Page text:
One high-level official being dragged into this is Undersecretary of State for Management Patrick Kennedy, who has been with State since 2007. CBS reports that Kennedy met with one U.S. ambassador who was accused of “routinely” ditching his security personnel to spend time with prostitutes.

Ditching one’s security is considered…. Well, considered an unnecessary security risk. But after meeting with Kennedy, sources told CBS that the ambassador returned to his post. State Department agents told Miller that the Inspector General then was requested to end the investigation.

One of Miller’s sources also speculated that the higher-levels at State put the brakes on at least one of the investigations.

Meanwhile, back at the State Department, spokesperson Jen Psaki pushed back at a press briefing on Monday. “We take allegations of misconduct seriously and we investigate thoroughly,” he said. “All cases mentioned in the CBS report were thoroughly investigated or under investigation.”

If Past is Prologue:
When first reporting in 2006 on allegations of labor trafficking, the taking of passports from South Asian workers and paltry working conditions by the contractor building the fortress-like U.S. embassy in Baghdad, I initially spoke with the State Department’s press office.

I needed a response and wanted to extend the courtesy of a heads up, thinking State would be interested in the allegations that numerous people were making about that largest embassy in the world. I was assured someone would look into it and get back to me.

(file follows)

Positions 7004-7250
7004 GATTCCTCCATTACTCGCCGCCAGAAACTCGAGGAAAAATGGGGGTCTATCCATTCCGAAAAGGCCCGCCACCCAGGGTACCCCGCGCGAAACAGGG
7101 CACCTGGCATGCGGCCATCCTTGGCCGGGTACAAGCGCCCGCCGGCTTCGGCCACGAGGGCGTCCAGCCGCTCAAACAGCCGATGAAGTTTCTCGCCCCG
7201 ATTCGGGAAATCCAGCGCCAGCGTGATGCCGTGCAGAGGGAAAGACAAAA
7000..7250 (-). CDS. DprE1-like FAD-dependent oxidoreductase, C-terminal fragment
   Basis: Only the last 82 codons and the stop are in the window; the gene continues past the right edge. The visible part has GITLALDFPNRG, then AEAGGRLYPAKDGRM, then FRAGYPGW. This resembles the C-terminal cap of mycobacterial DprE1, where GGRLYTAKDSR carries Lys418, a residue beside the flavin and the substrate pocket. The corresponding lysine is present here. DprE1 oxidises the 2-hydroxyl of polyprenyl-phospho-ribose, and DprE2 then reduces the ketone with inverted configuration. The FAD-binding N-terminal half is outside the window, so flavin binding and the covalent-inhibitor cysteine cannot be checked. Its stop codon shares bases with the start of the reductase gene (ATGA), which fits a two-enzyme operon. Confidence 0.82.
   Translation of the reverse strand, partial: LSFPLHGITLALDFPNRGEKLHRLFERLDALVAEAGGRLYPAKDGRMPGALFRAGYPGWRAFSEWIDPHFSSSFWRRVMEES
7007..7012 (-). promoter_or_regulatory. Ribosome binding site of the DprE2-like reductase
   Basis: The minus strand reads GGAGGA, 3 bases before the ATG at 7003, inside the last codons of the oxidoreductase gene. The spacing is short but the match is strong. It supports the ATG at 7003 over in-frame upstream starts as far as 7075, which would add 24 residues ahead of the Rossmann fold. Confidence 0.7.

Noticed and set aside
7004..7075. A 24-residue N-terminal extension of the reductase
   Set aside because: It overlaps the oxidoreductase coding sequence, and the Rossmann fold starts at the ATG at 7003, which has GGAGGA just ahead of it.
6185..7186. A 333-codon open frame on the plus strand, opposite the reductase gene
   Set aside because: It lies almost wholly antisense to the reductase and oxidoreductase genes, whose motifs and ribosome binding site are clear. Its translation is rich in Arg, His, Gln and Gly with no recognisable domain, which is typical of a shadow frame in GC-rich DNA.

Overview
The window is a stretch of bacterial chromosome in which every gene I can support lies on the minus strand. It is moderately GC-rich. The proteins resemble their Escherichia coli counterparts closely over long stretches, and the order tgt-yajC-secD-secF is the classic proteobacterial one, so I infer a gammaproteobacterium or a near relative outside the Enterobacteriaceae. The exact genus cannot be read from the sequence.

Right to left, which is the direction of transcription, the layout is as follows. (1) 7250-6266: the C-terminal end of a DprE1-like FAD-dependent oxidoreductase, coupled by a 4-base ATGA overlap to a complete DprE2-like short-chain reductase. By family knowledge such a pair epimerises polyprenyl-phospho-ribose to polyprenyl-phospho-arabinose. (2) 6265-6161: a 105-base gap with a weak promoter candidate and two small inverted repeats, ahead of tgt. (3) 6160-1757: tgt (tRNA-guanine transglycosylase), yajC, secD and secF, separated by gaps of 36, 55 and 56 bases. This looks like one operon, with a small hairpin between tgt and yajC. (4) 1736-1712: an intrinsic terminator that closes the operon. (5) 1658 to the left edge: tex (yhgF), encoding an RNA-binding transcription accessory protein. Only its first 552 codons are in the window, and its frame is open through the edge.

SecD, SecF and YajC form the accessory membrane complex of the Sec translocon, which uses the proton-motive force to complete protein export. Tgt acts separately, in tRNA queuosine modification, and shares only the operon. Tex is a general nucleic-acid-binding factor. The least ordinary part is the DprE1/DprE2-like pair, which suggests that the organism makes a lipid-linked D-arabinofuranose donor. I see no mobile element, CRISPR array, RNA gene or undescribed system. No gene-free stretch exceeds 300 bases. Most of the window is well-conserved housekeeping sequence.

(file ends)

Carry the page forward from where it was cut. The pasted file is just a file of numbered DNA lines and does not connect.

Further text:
If I waited weeks, I waited a months for input from the press office. The waiting delayed publishing the story. No one ever got back to me on the subject. Whatever response I finally may have received was meaningless.

Eventually, I went to State’s human trafficking ambassador’s office. Again, little feed back, but I learned several years later that the trafficking ambassador, John Miller (different Miller), took the embassy allegations so seriously that he went to Rep. Chris Smith, a New Jersey Republican known for his strong interest in trafficking issues and chairs the House Human Trafficking Caucus.

“Believe me,” Miller once told me over coffee in Washington, D.C. “Those stories went to the very highest of levels.”

The call from a former State official today told me that Miller went to Smith, because the State Department ignored the trafficking and abuse allegations at the Baghdad embassy site.